Human Leukocyte Antigen (HLA)—Antigen Interactions in Vaccine Development

A special issue of Biology (ISSN 2079-7737).

Deadline for manuscript submissions: 12 November 2024 | Viewed by 102

Special Issue Editor

E-Mail Website
Guest Editor
Department of Neuroscience, Brain Sciences Center, University of Minnesota Medical School, Minneapolis, MN 55455, USA
Interests: human leukocyte antigen; vaccines against pathogens; vaccines against SARS-CoV-2; vaccines against cancer; human herpes and other viruses; cancer neoantigens
Special Issues, Collections and Topics in MDPI journals

Special Issue Information

Dear Colleagues,

Vaccines are widely used to prevent illness by pathogens and, more recently, kill cancer cells. In both cases, vaccines contain the antigens of pathogens (e.g., viral proteins) or antigens of cancers (e.g., cancer neoantigens), and are administered to healthy people (for prevention of infection) or patients (for cancer therapy). The success of vaccines in prevention or therapy depends critically on the ability of the host to make antibodies against the antigen(s) of the vaccines: if antibodies cannot be made, the vaccine will not be effective. The successful mounting of antibodies against specific antigens critically depends on the host's HLA Class II genetic makeup. The focus of this Special Issue lies in the interactions of vaccine antigen(s) and HLA Class II molecules binding together to initiate antibody production. This matter is of major scientific, medical and public health importance. For this Special Issue, original research articles and reviews in biological, biophysical, evolutionary, computational, clinical, epidemiological and theoretical research areas are welcome, that may include (but not limited to) the following as representative examples:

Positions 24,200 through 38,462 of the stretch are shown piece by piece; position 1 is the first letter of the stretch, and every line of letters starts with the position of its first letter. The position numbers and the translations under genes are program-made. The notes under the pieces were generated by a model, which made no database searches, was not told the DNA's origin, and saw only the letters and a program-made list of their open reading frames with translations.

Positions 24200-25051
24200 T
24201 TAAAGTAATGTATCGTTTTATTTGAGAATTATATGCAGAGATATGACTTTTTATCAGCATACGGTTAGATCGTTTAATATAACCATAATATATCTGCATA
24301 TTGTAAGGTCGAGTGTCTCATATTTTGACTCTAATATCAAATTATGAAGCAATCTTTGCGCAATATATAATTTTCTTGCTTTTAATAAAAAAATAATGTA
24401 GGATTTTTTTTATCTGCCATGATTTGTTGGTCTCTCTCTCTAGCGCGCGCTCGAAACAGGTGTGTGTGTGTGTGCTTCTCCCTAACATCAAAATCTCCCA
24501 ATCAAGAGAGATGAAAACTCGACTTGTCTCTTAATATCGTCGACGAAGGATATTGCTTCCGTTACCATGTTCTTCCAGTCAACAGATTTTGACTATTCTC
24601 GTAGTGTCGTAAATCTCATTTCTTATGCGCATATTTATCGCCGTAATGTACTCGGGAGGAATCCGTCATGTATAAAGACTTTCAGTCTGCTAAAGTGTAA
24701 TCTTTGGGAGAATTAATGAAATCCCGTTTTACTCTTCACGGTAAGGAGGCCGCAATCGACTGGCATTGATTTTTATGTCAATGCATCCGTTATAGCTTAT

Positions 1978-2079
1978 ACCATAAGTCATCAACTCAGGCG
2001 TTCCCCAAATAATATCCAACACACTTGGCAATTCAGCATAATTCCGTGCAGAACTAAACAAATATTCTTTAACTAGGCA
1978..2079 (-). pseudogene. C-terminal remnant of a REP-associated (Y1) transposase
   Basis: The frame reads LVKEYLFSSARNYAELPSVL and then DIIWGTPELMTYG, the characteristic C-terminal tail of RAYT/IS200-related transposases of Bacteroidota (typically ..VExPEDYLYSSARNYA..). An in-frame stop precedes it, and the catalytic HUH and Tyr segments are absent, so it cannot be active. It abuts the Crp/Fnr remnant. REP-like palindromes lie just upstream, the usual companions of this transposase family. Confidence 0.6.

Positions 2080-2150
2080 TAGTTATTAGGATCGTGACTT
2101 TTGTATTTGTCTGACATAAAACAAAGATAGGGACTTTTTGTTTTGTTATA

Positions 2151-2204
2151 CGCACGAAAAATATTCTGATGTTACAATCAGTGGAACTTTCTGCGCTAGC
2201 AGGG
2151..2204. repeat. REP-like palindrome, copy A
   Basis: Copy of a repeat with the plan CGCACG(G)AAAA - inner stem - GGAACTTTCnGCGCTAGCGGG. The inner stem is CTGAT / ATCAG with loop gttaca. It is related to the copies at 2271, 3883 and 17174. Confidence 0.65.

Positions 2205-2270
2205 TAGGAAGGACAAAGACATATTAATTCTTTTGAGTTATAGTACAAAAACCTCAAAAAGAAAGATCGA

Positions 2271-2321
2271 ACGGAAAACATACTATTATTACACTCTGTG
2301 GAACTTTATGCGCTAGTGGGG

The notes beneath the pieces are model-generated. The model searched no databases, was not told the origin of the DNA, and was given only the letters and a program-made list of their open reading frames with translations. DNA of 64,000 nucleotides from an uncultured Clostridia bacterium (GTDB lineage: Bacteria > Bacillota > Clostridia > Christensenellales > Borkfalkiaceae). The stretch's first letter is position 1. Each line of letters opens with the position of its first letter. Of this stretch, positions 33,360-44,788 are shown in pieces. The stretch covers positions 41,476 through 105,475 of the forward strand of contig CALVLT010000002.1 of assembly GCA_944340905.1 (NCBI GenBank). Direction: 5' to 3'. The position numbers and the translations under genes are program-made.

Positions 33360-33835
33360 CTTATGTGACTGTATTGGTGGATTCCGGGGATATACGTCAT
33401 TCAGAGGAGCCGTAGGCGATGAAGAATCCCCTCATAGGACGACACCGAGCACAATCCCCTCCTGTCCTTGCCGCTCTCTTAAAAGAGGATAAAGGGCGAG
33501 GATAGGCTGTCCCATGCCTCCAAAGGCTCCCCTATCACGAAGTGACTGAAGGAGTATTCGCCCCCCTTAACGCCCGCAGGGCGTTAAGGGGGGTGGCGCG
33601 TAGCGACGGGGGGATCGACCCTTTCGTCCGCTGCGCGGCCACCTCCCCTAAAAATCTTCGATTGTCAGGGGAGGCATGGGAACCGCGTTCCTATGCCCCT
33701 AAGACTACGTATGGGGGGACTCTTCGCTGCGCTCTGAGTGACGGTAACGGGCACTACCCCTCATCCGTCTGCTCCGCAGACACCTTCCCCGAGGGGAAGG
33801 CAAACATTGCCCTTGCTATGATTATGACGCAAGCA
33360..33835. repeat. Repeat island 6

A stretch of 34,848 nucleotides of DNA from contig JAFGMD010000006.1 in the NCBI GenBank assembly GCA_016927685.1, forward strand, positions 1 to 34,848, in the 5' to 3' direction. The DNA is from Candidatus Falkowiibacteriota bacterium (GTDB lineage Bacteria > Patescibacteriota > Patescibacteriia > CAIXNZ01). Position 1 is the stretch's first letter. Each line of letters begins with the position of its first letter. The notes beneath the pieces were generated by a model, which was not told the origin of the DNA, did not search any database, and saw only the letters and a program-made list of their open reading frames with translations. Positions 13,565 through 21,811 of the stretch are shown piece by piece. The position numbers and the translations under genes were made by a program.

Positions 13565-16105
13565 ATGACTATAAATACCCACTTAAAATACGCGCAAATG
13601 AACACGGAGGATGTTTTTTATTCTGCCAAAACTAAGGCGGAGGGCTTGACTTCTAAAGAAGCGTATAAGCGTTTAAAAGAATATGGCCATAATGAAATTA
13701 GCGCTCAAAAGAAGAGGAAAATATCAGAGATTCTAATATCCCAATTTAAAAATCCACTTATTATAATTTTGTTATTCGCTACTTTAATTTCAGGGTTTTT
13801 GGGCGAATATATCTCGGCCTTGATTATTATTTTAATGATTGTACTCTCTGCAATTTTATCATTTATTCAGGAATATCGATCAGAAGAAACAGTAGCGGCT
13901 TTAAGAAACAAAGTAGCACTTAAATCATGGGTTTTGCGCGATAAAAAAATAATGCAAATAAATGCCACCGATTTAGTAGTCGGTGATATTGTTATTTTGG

• Biological: Evaluation of the role of HLA in antibody production for specific vaccine targets (pathogens, cancer neoantigens).
  • Biophysical: Modeling of biophysical aspects of antigen–HLA molecule binding.
  • Evolutionary: Investigation of the parallel evolution of pathogens and HLA.
  • Computational: In silico estimation of antigen–HLA binding aaffinities.
  • Clinical: Investigation of the dependence of cancer vaccine therapy on the patients’ HLA makeup.
  • Epidemiological: Investigation of HLA makeup as a factor in the clinical efficacy of vaccines within populations.
  • Theoretical: Exploring aspects of antigen–HLA interactions for future optimal vaccine design.   

I look forward to receiving your contributions.

Prof. Dr. Apostolos P. Georgopoulos
Guest Editor

Manuscript Submission Information

Manuscripts should be submitted online at by registering and logging in to this website. Once you are registered, click here to go to the submission form. Manuscripts can be submitted until the deadline. All submissions that pass pre-check are peer-reviewed. Accepted papers will be published continuously in the journal (as soon as accepted) and will be listed together on the special issue website. Research articles, review articles as well as short communications are invited. For planned papers, a title and short abstract (about 100 words) can be sent to the Editorial Office for announcement on this website.

Submitted manuscripts should not have been published previously, nor be under consideration for publication elsewhere (except conference proceedings papers). All manuscripts are thoroughly refereed through a single-blind peer-review process. A guide for authors and other relevant information for submission of manuscripts is available on the Instructions for Authors page. Biology is an international peer-reviewed open access monthly journal published by MDPI.

Please visit the Instructions for Authors page before submitting a manuscript. The Article Processing Charge (APC) for publication in this open access journal is 2700 CHF (Swiss Francs). Submitted papers should be well formatted and use good English. Authors may use MDPI's English editing service prior to publication or during author revisions.


  • HLA
  • vaccine
  • antigen
  • antibody
  • cancer
  • binding affinity
  • biophysical modeling
  • lymphocytes

Published Papers

This special issue is now open for submission.
Back to TopTop